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Gowranna and anr. Vs. Basavana Gowd - Court Judgment

LegalCrystal Citation
SubjectCommercial
CourtKarnataka High Court
Decided On
Case NumberEx. Second Appeal No. 85 of 1973
Judge
Reported inAIR1975Kant84
ActsCode of Civil Procedure (CPC), 1908 - Sections 60 and 60(1) - Order 21, Rule 66; Evidence Act, 1872 - Sections 114 and 115; Transfer of Property Act - Sections 60
AppellantGowranna and anr.
RespondentBasavana Gowd
Excerpt:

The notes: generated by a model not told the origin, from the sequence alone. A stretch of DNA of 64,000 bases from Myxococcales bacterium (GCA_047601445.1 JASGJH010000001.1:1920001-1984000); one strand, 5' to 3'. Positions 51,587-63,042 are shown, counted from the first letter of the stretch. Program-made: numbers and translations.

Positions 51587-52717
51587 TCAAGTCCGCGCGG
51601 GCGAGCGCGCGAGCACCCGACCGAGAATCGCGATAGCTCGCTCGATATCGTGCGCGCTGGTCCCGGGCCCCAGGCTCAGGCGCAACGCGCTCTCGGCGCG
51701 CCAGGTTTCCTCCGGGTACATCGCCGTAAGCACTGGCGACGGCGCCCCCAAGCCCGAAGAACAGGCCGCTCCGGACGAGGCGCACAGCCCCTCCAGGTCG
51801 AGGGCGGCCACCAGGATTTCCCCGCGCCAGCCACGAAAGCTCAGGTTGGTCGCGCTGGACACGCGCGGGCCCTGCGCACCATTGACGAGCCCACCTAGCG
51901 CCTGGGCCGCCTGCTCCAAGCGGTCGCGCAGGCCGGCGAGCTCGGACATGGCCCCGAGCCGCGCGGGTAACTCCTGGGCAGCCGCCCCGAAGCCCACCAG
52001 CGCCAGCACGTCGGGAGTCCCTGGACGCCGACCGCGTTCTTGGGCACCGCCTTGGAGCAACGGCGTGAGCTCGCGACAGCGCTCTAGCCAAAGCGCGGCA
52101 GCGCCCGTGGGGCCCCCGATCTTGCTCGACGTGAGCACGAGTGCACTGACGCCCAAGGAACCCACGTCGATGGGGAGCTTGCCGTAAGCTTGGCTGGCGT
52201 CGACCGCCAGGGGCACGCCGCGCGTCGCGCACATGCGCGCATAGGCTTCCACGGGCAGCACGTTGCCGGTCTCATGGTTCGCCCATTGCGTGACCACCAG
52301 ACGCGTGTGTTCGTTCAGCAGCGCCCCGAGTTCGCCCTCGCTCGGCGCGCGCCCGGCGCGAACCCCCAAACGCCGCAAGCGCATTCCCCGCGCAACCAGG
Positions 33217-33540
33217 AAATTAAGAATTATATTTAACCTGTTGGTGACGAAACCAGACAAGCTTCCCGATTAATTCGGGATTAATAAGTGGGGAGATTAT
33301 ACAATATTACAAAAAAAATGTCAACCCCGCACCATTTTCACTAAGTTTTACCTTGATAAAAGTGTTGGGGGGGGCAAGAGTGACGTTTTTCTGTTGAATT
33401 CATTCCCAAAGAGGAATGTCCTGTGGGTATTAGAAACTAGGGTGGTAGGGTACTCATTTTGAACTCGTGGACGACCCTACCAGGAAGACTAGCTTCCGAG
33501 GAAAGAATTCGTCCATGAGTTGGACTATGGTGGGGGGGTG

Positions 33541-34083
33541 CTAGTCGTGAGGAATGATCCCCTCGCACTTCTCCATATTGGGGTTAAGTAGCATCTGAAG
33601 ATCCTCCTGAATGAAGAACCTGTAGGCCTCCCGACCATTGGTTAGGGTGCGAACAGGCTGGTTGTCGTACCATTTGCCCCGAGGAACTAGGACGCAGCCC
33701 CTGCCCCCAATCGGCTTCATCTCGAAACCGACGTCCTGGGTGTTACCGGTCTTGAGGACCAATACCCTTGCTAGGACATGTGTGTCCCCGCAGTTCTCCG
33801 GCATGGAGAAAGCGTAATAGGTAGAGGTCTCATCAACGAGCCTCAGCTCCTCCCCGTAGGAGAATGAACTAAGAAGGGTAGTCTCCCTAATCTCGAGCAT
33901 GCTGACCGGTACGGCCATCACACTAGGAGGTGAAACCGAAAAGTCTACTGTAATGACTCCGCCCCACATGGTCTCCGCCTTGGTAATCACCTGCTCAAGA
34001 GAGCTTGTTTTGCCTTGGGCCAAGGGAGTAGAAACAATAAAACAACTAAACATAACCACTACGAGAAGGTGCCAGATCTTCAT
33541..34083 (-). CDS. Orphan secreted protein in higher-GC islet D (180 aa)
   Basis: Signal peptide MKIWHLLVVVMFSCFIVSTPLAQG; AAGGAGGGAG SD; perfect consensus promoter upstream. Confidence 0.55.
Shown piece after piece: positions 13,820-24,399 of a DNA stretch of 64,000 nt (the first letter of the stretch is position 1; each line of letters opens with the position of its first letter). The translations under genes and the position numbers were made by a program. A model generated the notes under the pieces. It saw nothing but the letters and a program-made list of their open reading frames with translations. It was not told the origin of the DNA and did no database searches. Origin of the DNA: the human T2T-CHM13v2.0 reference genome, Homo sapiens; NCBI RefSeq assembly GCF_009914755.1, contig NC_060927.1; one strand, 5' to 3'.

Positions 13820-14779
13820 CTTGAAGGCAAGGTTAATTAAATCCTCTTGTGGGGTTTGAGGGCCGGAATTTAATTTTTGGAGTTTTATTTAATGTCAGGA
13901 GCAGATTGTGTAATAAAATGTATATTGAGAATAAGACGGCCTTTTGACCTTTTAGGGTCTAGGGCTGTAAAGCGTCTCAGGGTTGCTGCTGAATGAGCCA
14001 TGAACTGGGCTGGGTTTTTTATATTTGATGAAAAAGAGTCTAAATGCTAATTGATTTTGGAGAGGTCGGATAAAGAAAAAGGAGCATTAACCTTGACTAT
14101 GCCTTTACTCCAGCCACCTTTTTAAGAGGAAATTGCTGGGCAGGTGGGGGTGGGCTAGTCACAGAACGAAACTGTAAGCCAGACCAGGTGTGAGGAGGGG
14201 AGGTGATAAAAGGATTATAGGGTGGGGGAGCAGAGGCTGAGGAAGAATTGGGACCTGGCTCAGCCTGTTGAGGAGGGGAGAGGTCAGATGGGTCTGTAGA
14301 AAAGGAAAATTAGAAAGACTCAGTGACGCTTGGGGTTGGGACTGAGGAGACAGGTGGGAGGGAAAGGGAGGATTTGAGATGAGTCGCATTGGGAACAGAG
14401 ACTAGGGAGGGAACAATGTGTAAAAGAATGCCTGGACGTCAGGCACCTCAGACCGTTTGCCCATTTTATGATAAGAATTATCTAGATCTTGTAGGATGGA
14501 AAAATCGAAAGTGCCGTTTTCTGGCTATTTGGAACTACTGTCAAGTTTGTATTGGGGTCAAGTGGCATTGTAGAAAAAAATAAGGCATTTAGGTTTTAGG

- labour & servicesappointment on compassionate grounds: [p.d.dinakaran, c.j. & v.g.sabhahit,j] karnataka civil services (appointment on compassionate grounds) rules, 1966, rule 6(4) - compassionate appointment - claim for higher post authorities overlooked qualification of applicant already possessed at time of his appointment and also ignored representation of applicant held, merely because authorities have passed an appointment order to a lower post, it will not take away the right of petitioner to claim the higher post. rule 6(4) is not attracted. - the property was brought to sale and was purchased by a third party who failed to make the necessary deposit and the property was ordered to be re-sold......of rs. 6,575/-. after the sale, the judgment-debtor filed an application under order 21, rule 90, civil procedure code to set aside the sale. the learned munsiff held that no fraud or material irregularity had been established. he also rejected the contention of the judgment-debtor that the house is not unable to be sold under section 60(1)(c) of the code of civil procedure. he accordingly dismissed i. a. ii and confirmed the sale. on appeal, the lower appellate court agreed with the finding of the learned munsiff that no fraud or material irregularity had been established in the publication or conduct of the sale. but it reversed the finding of the learned munsiff on the interpretation of section 60(1)(c) of the code of civil procedure, and came to the conclusion that the house could.....